Friday, June 27, 2014

New IRS Filing Season Program Unveiled for Tax Return Preparers

The Internal Revenue Service announced that guidance will soon be issued outlining a new voluntary program designed to encourage education and filing season readiness for paid tax return preparers. The program will be in place to help taxpayers during the 2015 filing season.

Read the remarks of Commissioner John Koskinen on the new Voluntary Return Preparer Education Program.

Friday, June 13, 2014

Questions relating to Per Diem

I get a lot of questions from individuals regarding per diem payments received from their employers, with the per diem amounts showing up in their income on their W-2s. Excess per diem is considered to be taxable wages to the employee. The specific rules are very long, and I will not go into them here. However, I will point you to the proper IRS publication where the rules are spelled out in detail. The publication is IRS Publication 463 (dated 2013), and can be found here:

The above link covers accountable plans but also covers per diem payments and when these payments may be taxable to the employee.

Tuesday, June 10, 2014

It’s never too early! Make plans now for next year’s tax return

Most people stop thinking about taxes after they file their tax return. But, there’s no better time to start tax planning than right now. And, it’s never too early to set up a smart recordkeeping system. Here are six IRS tips to help you start to plan for next year’s taxes:

• Take action when life changes occur — Some life events, like a change in marital status, the birth of a child or buying a home, can change the amount of taxes you owe. When such events occur during the year, you may need to change the amount of tax withheld from your pay. To do that, you must file a new Form W-4, Employee's Withholding Allowance Certificate, with your employer. You can use the IRS Withholding Calculator on to help you fill out the form. If you receive advance payments of the premium tax credit, it’s important to report changes in circumstances, such as changes in your income or family size, to your Health Insurance Marketplace.

• Keep records safe — Put your 2013 tax return and supporting records in a safe place. That way, if you ever need to refer to your return, you’ll know where to find it. For example, you may need a copy of your return if you apply for a home loan or financial aid. You can also use it as a guide when you do next year's tax return.

• Stay organized — Make sure your family puts tax records in the same place throughout the year. This will avoid a search for misplaced records next year.

• Shop for a tax preparer — If you want to hire a tax preparer to help you with tax planning, start your search now. Choose a tax preparer wisely. You are responsible for the accuracy of your tax return no matter who prepares it. Find tips for choosing a preparer at

• Think about itemizing — If you usually claim a standard deduction on your tax return, you may be able to lower your taxes if you itemize deductions instead. A donation to charity could mean some tax savings. See the instructions for Schedule A (Form 1040), Itemized Deductions, for a list of deductions.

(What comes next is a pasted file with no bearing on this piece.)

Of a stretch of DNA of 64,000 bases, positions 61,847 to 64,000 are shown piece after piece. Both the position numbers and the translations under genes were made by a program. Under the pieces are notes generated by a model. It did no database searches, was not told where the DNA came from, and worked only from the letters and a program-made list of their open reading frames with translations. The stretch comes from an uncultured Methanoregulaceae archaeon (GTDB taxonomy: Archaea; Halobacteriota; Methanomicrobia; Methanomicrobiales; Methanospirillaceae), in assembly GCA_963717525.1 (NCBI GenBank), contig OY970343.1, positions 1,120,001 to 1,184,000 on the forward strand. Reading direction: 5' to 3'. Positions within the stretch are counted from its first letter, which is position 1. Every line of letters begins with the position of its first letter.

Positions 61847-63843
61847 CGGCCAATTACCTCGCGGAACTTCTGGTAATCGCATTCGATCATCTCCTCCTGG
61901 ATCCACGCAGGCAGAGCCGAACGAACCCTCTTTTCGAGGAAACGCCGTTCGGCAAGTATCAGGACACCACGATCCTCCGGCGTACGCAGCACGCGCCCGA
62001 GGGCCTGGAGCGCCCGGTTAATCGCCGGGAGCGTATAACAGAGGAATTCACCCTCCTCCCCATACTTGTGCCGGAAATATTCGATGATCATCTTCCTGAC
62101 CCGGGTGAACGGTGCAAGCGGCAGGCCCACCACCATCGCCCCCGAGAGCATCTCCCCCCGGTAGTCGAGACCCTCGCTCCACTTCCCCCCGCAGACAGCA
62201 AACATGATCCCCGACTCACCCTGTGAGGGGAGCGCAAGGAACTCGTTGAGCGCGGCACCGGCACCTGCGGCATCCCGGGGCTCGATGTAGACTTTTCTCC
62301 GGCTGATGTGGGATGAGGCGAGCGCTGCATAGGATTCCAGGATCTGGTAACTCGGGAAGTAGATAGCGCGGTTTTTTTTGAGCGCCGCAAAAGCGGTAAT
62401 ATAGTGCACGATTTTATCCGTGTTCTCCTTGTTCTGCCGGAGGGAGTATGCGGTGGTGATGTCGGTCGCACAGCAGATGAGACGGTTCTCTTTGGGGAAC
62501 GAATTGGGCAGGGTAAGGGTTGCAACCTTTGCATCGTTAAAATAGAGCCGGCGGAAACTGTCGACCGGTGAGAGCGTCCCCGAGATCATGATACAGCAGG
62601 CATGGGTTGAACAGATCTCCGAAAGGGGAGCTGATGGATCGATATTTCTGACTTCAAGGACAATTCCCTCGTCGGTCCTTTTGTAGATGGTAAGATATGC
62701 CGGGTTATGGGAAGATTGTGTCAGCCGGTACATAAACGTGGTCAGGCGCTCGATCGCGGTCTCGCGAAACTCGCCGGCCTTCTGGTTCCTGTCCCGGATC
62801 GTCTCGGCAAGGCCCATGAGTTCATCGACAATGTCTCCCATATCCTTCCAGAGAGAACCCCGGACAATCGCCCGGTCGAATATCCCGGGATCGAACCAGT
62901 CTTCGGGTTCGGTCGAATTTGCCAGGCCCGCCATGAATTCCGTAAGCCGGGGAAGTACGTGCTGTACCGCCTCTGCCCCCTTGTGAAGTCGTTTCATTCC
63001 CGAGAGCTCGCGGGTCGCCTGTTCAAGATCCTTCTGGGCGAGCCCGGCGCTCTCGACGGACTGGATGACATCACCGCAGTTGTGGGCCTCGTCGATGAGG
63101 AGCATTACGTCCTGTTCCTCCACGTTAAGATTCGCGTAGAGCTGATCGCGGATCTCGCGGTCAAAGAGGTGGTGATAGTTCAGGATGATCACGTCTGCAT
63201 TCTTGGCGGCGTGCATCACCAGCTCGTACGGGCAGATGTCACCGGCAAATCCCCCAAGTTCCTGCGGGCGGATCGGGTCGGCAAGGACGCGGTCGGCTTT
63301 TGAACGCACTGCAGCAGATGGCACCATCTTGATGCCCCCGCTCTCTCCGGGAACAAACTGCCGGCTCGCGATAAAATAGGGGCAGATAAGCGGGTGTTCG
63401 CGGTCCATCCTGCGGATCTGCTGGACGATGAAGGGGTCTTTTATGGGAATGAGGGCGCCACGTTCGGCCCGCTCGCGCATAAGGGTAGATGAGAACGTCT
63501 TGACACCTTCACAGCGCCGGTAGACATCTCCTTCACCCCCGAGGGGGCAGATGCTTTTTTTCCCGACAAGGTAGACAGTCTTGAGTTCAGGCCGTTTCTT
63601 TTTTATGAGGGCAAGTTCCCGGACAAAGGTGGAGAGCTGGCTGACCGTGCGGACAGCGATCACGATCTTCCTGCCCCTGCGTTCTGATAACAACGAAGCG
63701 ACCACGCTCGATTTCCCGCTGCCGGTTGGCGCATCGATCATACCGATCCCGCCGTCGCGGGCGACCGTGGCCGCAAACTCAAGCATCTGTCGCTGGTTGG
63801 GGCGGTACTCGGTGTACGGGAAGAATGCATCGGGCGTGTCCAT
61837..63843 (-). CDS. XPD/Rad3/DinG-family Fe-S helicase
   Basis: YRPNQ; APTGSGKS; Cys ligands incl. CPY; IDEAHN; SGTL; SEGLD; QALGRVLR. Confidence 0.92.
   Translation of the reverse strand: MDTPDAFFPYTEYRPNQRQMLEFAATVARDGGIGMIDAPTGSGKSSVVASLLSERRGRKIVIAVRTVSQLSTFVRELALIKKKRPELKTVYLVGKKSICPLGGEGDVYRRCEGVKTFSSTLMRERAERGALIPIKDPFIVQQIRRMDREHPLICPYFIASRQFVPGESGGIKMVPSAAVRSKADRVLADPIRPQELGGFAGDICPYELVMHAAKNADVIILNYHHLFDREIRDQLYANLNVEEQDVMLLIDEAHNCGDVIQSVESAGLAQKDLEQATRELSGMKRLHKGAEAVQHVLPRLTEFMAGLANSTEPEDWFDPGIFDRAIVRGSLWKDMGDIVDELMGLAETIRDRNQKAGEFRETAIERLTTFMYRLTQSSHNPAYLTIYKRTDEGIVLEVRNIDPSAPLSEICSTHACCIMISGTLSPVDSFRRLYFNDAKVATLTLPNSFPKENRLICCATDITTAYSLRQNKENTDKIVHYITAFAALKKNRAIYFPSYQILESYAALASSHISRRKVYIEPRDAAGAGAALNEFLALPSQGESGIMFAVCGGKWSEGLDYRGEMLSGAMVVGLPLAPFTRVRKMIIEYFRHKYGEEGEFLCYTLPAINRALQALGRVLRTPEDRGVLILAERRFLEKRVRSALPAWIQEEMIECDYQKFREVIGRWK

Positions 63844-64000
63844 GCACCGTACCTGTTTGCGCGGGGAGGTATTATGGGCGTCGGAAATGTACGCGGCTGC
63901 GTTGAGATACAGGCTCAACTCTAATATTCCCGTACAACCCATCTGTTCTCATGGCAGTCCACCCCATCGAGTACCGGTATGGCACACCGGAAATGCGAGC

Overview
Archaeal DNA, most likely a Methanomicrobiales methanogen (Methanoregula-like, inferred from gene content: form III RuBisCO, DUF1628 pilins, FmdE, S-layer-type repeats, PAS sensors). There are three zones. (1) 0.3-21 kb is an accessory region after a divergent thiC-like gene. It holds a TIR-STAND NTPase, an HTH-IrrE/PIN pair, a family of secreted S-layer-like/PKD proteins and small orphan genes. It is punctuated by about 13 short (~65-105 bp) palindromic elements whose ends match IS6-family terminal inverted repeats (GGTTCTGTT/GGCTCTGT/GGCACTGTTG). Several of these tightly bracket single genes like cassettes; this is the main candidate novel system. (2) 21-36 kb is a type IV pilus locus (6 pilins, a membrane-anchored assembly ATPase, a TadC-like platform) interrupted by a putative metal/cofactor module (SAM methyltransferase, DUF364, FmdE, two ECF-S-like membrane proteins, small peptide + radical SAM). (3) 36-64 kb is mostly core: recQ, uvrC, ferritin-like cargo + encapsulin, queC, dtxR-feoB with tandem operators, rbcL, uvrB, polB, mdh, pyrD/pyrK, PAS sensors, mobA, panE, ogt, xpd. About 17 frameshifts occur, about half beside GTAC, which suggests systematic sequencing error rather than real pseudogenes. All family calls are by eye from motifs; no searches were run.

• Keep up with changes — Subscribe to IRS Tax Tips to get emails about tax law changes, how to save money and much more. You can also get Tax Tips on or IRS2Go, the IRS’s mobile app. The IRS issues tips each weekday during the tax filing season and three days a week during summer.

A little planning now can pay off big at tax time next year.

Keep Your Records Safe in Case Disaster Strikes

Some natural disasters are more common in the summer. But major events like hurricanes, tornadoes and fires can strike any time. It’s a good idea to plan for what to do in case of a disaster. You can help make your recovery easier by keeping your tax and financial records safe. Here are some basic steps you can take now to prepare:

1. Backup Records Electronically.  Many people receive bank statements by email. This is a good way to secure your records. You can also scan tax records and insurance policies onto an electronic format. You can use an external hard drive, CD or DVD to store important records. Be sure you back up your files and keep them in a safe place. If a disaster strikes your home, it may also affect a wide area. If that happens you may not be able to retrieve your records.

2. Document Valuables.  Take photos or videos of the contents of your home or business. These visual records can help you prove the value of your lost items. They may help with insurance claims or casualty loss deductions on your tax return. You should store them with a friend or relative who lives out of the area.

3. Update Emergency Plans.  Review your emergency plans every year. Update them when your situation changes. Make sure you have a way to get severe weather information. Have a plan for what to do if threatening weather approaches.

4. Get Copies of Tax Returns or Transcripts.  Visit to get Form 4506, Request for Copy of Tax Return, to replace lost or destroyed tax returns. If you just need information from your return, you can order a free transcript online or by calling 800-908-9946. You can also file Form 4506T-EZ, Short Form Request for Individual Tax Return Transcript or Form 4506-T, Request for Transcript of Tax Return.